Eggplant, a member of the Nightshade family, is closely related to the tomato and potato, and is native to India. It has been cultivated in southeastern Asian since prehistoric times and became known in the Western world around 1500. It was first mentioned in a written record found in China, in Qi min yao shu, an agricultural treatise completed in 544. Eggplant’s numerous Arabic and North African names for the plant, combined with the lack of ancient Greek or Roman names for it, indicates that eggplant was introduced to the Mediterranean in the early Middle Ages.

Like most nightshade members, eggplant was thought to be poisonous if ingested. For centuries after its introduction into Europe, eggplant was used more as a decorative garden plant than as a food. Not until new varieties were developed in the 18th century, did eggplant lose its bitter taste and bitter reputation, and take its now esteemed place in the cuisines of many European countries, including Italy, Greece, Turkey and France.

Also called aubergine, melongene, brinjal, and guinea squash, much can be said about the nomenclature of the eggplant. The name aubergine , used in France and Britain, is a French derivative from "auberge" meaning "a kind of peach." Aubergine is also the name of the purple colour resembling the skin of the eggplant fruit. The name eggplant , used in the United States, Australia, New Zealand, and Canada, refers to the fruits of early 18 th century cultivars, which were yellow or white and resembled goose or hen’s eggs.

Botanically classified as a berry, the fruit of the eggplant contains thousands of small, soft seeds that are edible, though bitter because they contain nicotinoid alkaloids.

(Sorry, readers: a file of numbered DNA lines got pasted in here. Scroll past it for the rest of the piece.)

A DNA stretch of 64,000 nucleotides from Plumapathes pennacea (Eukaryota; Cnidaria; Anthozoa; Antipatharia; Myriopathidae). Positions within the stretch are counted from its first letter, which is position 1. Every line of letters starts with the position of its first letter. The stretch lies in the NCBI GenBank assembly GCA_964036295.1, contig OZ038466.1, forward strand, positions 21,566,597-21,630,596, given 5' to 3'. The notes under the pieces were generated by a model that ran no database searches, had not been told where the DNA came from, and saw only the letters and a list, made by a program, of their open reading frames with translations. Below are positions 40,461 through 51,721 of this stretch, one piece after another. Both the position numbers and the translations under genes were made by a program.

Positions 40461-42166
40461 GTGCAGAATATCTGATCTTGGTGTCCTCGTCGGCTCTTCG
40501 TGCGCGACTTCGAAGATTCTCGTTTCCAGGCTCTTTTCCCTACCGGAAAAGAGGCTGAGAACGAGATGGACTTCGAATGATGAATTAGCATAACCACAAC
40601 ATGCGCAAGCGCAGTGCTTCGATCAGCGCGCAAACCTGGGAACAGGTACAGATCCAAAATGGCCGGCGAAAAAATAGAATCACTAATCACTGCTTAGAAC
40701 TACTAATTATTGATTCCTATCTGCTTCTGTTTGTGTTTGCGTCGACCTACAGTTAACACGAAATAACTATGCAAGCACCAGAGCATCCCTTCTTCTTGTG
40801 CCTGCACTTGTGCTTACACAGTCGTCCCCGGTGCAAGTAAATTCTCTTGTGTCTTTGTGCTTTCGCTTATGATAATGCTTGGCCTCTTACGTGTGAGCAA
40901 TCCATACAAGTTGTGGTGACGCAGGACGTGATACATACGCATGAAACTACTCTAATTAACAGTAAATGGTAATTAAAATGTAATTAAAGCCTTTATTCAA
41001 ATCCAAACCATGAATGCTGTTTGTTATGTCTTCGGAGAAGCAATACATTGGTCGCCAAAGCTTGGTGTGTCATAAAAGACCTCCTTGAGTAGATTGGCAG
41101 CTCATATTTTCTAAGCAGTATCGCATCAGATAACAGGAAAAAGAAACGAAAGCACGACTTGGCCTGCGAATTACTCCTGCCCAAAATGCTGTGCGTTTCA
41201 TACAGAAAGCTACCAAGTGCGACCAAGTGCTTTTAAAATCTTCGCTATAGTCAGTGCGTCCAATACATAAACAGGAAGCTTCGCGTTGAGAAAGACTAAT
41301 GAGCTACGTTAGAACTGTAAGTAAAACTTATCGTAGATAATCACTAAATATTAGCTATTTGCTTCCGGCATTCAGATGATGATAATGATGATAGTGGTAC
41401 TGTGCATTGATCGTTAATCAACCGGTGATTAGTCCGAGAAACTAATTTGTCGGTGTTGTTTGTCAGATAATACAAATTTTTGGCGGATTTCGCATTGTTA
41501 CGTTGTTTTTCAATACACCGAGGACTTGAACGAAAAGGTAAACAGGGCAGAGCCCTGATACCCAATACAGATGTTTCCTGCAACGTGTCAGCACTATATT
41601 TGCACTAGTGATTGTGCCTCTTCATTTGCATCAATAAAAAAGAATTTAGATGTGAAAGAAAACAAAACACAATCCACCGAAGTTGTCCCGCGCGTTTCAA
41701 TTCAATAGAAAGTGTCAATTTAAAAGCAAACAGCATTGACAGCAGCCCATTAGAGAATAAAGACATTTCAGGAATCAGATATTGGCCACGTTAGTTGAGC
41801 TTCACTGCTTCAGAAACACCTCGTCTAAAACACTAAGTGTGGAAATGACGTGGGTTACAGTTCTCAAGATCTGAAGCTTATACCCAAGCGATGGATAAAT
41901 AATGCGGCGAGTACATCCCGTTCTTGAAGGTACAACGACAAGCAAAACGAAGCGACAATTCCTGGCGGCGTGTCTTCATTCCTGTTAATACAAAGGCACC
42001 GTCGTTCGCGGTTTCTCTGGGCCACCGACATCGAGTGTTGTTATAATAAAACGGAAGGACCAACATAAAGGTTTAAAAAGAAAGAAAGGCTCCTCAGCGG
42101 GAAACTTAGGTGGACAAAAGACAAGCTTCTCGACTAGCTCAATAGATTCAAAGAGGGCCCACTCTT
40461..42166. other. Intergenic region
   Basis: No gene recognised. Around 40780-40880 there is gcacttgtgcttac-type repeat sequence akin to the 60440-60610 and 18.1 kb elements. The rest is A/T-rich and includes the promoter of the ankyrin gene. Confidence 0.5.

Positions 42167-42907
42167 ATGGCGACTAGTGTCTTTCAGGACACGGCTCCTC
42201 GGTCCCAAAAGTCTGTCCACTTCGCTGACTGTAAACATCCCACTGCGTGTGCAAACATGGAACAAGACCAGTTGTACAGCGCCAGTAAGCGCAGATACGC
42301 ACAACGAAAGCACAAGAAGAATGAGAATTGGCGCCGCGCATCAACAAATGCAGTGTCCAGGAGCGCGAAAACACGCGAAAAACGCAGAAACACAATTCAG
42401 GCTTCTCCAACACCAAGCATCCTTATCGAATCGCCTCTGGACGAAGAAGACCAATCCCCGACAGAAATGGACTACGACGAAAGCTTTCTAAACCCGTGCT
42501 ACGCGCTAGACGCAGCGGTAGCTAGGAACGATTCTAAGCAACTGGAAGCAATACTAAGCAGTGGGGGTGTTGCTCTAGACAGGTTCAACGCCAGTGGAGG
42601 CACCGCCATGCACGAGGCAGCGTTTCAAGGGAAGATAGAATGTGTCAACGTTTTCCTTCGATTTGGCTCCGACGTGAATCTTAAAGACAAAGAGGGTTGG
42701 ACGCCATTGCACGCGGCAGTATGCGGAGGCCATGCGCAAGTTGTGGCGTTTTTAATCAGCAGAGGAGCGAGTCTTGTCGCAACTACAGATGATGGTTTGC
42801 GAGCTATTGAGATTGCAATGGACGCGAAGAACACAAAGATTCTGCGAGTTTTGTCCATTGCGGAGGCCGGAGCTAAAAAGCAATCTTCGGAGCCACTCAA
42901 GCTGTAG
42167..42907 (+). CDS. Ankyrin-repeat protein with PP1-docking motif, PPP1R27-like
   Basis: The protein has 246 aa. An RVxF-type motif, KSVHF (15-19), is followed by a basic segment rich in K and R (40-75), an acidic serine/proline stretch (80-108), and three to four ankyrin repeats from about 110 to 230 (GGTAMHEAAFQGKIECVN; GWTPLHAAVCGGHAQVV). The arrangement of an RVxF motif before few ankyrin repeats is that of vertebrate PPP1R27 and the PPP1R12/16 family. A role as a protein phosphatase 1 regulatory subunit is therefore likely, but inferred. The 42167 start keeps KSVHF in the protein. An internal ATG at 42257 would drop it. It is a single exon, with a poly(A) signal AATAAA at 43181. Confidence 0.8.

Eggplants grow much like tomatoes, hanging from the vines of a plant that grows several feet high. One of the most popular varieties of eggplant in North America looks like a pear-shaped egg with glossy skin and deep purple colour. The flesh is cream coloured, with a spongy consistency. Different varieties of the plant produce fruits of different sizes, shapes, and colours. They range in size from that of a small tomato to a large zucchini and in colour from lavender, to jade green, orange, and yellow-white.

Although eggplants seem tough, they’re actually rather delicate. They’re sensitive to both heat and cold and should be stored whole to maintain freshness. Place uncut and unwashed eggplant in a plastic bag and store in the refrigerator crisper where it will keep for a few days.

Classic eggplant dishes include babaganoush, an eggplant dip made with pureed roasted eggplant, garlic, tahini, lemon juice, and olive oil. Babaganoush makes a great dip for a veggie platter or as a spread on a sandwich. Eggplants are also good stuffed and baked, grilled on the barbeque, or added to curry.

Eggplant is high in nasunin, an antioxidant found in deep purple fruits and vegetables. Also rich in fiber, vitamins (B1 and B6), and magnesium, niacin, and folic acid, eggplants are considered to be anticarcingenic and helpful in reducing cholesterol.